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Why We Avoid Unpleasant Smells

The same smell can cause different or even opposite feelings in people. Some of them remind us of childhood, others make us instantly lose our appetite, and there are some that cause an instant bodily reaction that’s hard to cope with. We react to various smells differently, and there is an explanation for it.

5-Minute Crafts decided to figure out why some smells seem attractive to us, while others turn us off.

What a smell is and how we sense it

A smell is one of the properties of substances that we perceive through the nose. Getting into the nose, the air is cleared of foreign particles thanks to the hairs there. Then it moves further into the upper part of the nasal cavity, where the olfactory receptors for perceiving different types of chemical substances are located. From there, they start signals that go to the olfactory bulbs via the nerves. They identify smells and transmit signals along the nerves to the brain, which recognizes them and triggers a certain reaction to them.

The sense of smell plays an important role in human life — for example, it helps to detect delicious food or, conversely, warns of a spoiled product.

Why we like some smells and not others

The nose of an adult person distinguishes trillions of smells, and our brain is capable of remembering about 50,000 of them. But a lot depends on the person’s age. Newborns distinguish only several smells, like how the body of their mother smells. By the age of 8, the sense of smell improves. But after 20 (or after 15, according to some data), a person loses their sharp sense of smell. Also, there is reason to believe that a person cannot distinguish the individual aromas of musk until they reach puberty.

A person’s ability to distinguish smells is connected not only to their age but also to gender and even the presence or absence of harmful habits. That’s why some people are more sensitive to smells and distinguish more smells, while others, on the contrary, are less sensitive.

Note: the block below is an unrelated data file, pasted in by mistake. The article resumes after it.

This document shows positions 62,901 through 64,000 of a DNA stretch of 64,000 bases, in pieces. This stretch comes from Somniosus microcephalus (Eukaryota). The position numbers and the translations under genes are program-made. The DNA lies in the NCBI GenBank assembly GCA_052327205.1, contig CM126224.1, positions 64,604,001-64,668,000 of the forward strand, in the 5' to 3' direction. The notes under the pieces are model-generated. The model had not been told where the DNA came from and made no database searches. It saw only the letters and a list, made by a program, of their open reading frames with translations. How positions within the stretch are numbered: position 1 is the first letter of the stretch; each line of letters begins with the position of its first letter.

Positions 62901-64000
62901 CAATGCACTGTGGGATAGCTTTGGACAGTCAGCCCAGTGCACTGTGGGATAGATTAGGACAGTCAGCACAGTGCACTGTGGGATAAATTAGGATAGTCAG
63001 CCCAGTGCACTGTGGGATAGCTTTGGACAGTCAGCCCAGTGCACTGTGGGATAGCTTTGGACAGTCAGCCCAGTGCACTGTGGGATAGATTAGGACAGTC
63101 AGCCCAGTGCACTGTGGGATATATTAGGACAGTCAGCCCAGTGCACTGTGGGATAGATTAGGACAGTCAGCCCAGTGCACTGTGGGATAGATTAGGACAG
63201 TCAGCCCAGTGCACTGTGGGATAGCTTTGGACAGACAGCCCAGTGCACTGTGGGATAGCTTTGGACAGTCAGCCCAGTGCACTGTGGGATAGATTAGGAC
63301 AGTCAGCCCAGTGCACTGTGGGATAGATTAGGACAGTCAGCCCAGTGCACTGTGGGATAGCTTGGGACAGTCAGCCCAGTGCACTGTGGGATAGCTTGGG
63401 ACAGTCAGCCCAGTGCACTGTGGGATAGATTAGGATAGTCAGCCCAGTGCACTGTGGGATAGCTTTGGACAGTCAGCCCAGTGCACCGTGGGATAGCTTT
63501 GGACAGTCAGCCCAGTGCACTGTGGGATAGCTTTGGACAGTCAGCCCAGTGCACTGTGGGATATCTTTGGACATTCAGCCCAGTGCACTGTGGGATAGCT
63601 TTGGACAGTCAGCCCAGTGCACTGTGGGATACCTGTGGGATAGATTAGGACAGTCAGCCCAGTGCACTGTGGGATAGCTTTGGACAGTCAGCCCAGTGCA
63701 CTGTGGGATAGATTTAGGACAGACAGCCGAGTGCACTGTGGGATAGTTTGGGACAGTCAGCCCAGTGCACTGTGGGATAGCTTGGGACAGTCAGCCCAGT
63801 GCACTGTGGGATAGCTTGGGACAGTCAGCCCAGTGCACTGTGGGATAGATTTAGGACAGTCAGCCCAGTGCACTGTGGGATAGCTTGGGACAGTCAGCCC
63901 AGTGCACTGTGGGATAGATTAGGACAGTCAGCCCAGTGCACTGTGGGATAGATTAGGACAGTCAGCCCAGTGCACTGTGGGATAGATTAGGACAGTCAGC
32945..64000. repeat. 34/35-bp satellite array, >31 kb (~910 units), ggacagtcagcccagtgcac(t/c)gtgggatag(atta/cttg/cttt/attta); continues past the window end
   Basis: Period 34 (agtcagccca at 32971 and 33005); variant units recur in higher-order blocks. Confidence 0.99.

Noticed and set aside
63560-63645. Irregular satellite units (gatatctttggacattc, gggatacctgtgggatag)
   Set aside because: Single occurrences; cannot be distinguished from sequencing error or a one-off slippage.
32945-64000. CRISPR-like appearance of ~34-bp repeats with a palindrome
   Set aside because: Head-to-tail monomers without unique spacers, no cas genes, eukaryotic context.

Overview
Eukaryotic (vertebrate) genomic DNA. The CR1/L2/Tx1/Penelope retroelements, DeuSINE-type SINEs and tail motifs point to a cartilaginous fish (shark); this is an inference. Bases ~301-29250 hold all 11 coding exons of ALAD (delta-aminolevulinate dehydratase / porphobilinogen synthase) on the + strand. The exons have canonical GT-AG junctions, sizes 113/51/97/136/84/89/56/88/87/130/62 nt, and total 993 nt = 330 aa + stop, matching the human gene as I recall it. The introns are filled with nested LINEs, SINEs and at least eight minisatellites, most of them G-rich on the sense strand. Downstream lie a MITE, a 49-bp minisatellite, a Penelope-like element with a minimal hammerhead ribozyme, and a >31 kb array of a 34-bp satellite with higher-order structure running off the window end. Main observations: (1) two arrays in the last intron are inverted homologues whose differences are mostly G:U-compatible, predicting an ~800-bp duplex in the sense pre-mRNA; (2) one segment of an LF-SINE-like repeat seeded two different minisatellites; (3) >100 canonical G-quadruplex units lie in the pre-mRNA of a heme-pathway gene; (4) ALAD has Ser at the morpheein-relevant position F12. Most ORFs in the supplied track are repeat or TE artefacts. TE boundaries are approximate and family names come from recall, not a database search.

Also, we can react to the same smells differently. For example, the smell of acetone may be unpleasant for a man, but it might be pleasant for a woman who associates this smell with getting rid of old nail polish and cleanliness.

Our reaction to a smell can also be connected to our personal experiences from the past. If the smell appears when we are living through positive emotions, it’s likely that we will remember it as a pleasant one, even if it’s not, and vice versa. Thus, the smell of dirt may seem nice, while the smell of roses or vanilla might be disturbing.

Cultural characteristics of life in a particular country also play a role. For example, in some countries, children eat licorice marmalade from an early age, so they love the taste and smell of licorice. At the same time, in other countries, people come across the taste of licorice for the first time while being sick like, when they ingest syrup for cough. This experience makes the smell of licorice disgusting to them.

But there are exceptions. Some smells, like the smell of ammonia, can cause a negative reaction right away.

Apart from that, individual genetic characteristics can also affect the way a person perceives smells. For example, it’s for this reason that some people think the smell of cilantro or coriander is unpleasant.

We often talk about the smell of sweat, however, sweat practically has no odor. It appears when sweat interacts with bacteria present on the skin. The amount of sweat doesn’t affect the body odor, so a person can smell bad without sweating profusely. There are people who don’t have a pronounced body odor, so their sweat doesn’t smell either.

The smell of a person who is sick or is about to get sick is different from the smell of a healthy person. That can be an unpleasant smell from the mouth, a strong odor of urine, or sweat. Everything depends on the illness. For example, a person suffering from yellow fever smells like a butcher shop. A person with a cold or flu may have bad breath due to the fact that nasal mucus accumulates in the throat, the nose is stuffed up, and the lips are dry.

Such smells can cause different reactions in people around them, from empathy to the attempt to protect oneself from the sick person. When we are healthy and feel an unpleasant smell, we will try to get rid of it and, in the case of having a sick person around, it can help us protect ourselves from catching the illness.

If unpleasant smells always warn us of danger

On one hand, an unpleasant smell is often a warning from the brain that a person needs to be careful.

But the smell itself can’t be a reliable indicator of whether this or that chemical substance is dangerous for your health. For example, carbon monoxide is a gas that is toxic to humans at any concentration but has no odor. At the same time, sometimes the presence of a problem can be recognized only by smell, like if there is a leak of natural gas (which also has no odor, but when used in everyday life, odorants with a specific “gas smell” are added to it).

5-Minute Crafts/Science/Why We Avoid Unpleasant Smells
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